Of Walking in Ice

Of Walking in Ice: Munich-Paris, 23 November–14 December 1974

Martje Herzog
Alan Greenberg
Copyright Date: 2015
Pages: 96
https://www.jstor.org/stable/10.5749/j.ctt9qh34g
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  • Book Info
    Of Walking in Ice
    Book Description:

    In late November 1974, filmmaker Werner Herzog received a phone call from Paris delivering some terrible news. German film historian, mentor, and close friend Lotte Eisner was seriously ill and dying. Herzog was determined to prevent this and believed that an act of walking would keep Eisner from death. He took a jacket, a compass, and a duffel bag of the barest essentials, and wearing a pair of new boots, set off on a three-week pilgrimage from Munich to Paris through the deep chill and snowstorms of winter.

    Of Walking in Iceis Herzog's beautifully written, much-admired, yet often-overlooked diary account of that journey. Herzog documents everything he saw and felt on his quest to his friend's bedside, from poetic descriptions of the frozen landscape and harsh weather conditions to the necessity of finding shelter in vacant or abandoned houses and the intense loneliness of his solo excursion.Includes, for the first time, Werner Herzog's 1982 "Tribute to Lotte Eisner" upon her receipt of the Helmut Käutner Prize

    eISBN: 978-1-4529-4510-1
    Subjects: Art & Art History, History

Table of Contents

  1. Front Matter
    (pp. [i]-[ix])
  2. Saturday 23 November 1974
    (pp. 1-10)

    Right after five hundred meters or so I made my first stop, near the Pasinger Hospital, from where I wanted to turn west. With my compass I gauged the direction of Paris; now I know it. Achternbusch had jumped from the moving VW van without getting hurt, then right away he tried again and broke his leg; now he’s lying in Ward 5.

    The River Lech, I said to him, that will be the problem, with so few bridges crossing it. Would the villagers row me across in a skiff? Herbert will tell my fortune, from cards as tiny as...

  3. Sunday 24 November
    (pp. 11-14)

    Fog outside, so icy cold that I can’t describe it. On the pond swims a membrane of ice. The birds wake up, noises. On the landing my steps sound so hollow. I dried my face in the cottage with a towel that was hanging there; it reeked so bitterly of sweat that I’ll carry the stench around with me all day long. Preliminary problems with my boots, still so new that they pinch. I tried using some foam, and, with every movement wary like an animal, I think I possess the thoughts of animals as well. Inside, beside the door,...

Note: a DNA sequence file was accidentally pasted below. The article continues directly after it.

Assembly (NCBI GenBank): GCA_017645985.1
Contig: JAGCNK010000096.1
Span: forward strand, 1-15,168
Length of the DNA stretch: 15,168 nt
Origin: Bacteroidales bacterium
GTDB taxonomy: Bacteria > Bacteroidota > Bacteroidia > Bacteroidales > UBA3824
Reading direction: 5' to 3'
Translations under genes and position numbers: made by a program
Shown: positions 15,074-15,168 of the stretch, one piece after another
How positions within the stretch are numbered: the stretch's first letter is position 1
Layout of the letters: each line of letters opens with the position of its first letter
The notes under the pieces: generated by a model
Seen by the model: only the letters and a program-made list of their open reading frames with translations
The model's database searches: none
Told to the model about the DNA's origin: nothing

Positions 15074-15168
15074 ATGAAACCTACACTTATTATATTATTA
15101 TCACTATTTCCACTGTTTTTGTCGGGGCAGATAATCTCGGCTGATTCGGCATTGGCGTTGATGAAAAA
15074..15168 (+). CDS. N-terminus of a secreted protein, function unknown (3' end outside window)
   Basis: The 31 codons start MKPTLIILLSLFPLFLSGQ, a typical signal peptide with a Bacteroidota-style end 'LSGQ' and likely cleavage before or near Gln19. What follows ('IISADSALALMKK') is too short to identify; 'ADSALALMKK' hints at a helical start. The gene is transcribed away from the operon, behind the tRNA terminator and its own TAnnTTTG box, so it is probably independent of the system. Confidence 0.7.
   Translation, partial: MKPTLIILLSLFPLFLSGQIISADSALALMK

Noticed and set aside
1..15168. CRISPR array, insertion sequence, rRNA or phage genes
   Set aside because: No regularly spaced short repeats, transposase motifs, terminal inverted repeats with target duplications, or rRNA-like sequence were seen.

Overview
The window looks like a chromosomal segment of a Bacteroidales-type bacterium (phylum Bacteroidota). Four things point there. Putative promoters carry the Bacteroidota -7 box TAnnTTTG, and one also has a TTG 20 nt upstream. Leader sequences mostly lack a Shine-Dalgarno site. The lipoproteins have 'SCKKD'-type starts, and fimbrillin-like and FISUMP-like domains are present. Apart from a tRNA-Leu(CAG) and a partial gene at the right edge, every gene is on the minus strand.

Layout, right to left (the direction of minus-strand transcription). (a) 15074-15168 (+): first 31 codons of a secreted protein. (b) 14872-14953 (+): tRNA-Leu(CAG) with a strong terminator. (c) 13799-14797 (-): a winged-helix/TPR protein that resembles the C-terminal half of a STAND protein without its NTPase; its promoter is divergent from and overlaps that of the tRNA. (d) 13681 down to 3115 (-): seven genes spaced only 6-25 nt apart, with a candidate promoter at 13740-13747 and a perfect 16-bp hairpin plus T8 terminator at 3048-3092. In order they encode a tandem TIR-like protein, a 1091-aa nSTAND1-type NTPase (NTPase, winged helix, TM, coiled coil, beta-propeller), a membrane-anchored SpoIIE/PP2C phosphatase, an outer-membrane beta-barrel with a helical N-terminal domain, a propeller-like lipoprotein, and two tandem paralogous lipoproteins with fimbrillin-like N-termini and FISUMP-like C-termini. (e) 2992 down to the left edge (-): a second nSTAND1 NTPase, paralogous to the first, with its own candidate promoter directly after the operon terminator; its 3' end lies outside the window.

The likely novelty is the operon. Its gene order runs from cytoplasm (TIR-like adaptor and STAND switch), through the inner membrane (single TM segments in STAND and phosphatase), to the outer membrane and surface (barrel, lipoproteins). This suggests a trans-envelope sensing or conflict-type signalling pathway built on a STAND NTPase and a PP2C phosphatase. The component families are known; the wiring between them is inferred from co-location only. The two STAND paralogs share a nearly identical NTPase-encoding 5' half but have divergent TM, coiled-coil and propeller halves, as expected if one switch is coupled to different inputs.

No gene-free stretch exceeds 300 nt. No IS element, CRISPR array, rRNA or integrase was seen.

4. Monday 25 November
    (pp. 15-21)

    Night near Beuerbach in a barn, downstairs serving as a shelter for the cows, the earth like clay and deeply trampled down. Up above it’s passable, only light is missing. The night seemed long, but it was warm enough. Deep clouds outside sweep by, it is stormy, everything seems grey. The tractors have their headlights on, although there is light enough. After precisely one hundred meters a roadside shrine with little pews. What a sunrise behind me. The clouds had split open a crack; yes, a sun like that rises bloodied on the day of Battle. Meager, leafless poplars, a...

  5. Tuesday 26 November
    (pp. 22-24)

    Things are somewhat clearer now having bought a Shell Oil map in Kirchheim. During the night there was a bad storm; in the morning, snow was melting everywhere in tatters. Rain, snow, and hail, those are the Lower Orders. Upon closer inspection, the hut contained a flail and pitchfork on the walls to give it a rustic touch, walking sticks covered with emblems, pitchforks forming a cross, and another calendar with the Playmate of the Month for September. Above the window were photo-booth portraits of the inhabitants, which reminded me a lot of people like Zef and the Limp. The...

  6. Wednesday 27 November
    (pp. 25-27)

    Vöhringen: spent the night in an inn. In the morning bought Band-Aids and pale brandy for my feet right away. Outside there is a wild snowfall. Staring forever into the flakes. I saw a procession of nuns together with high school students, sauntering with arms around each other’s shoulders and hips, thus demonstrating ostentatiously that this meant nothing, that the nuns were modern in their thinking nowadays. The whole arrangement smacked of bogus gaiety and insouciance, while reeking of hypocrisy. One of the nuns displayed a tattooed eagle on her low-cut neckline, extending from one shoulder blade to the other....

  7. Thursday 28 November
    (pp. 28-33)

    Beyond Volkertsheim spent the night in a barn; all around there was nothing else, and so I stayed, although it was only 4:30. What a night. The storm raged so that the whole shack, which was solidly built, began to shake. Rain and snow came sprinkling in from the rooftop and I buried myself in the straw. Once I awoke with an animal sleeping on my legs. When I stirred it was even more frightened than I was. I think it was a cat. The storm grew so fierce that I can’t recall having experienced anything like it. A black...

  8. Friday 29 November
    (pp. 34-35)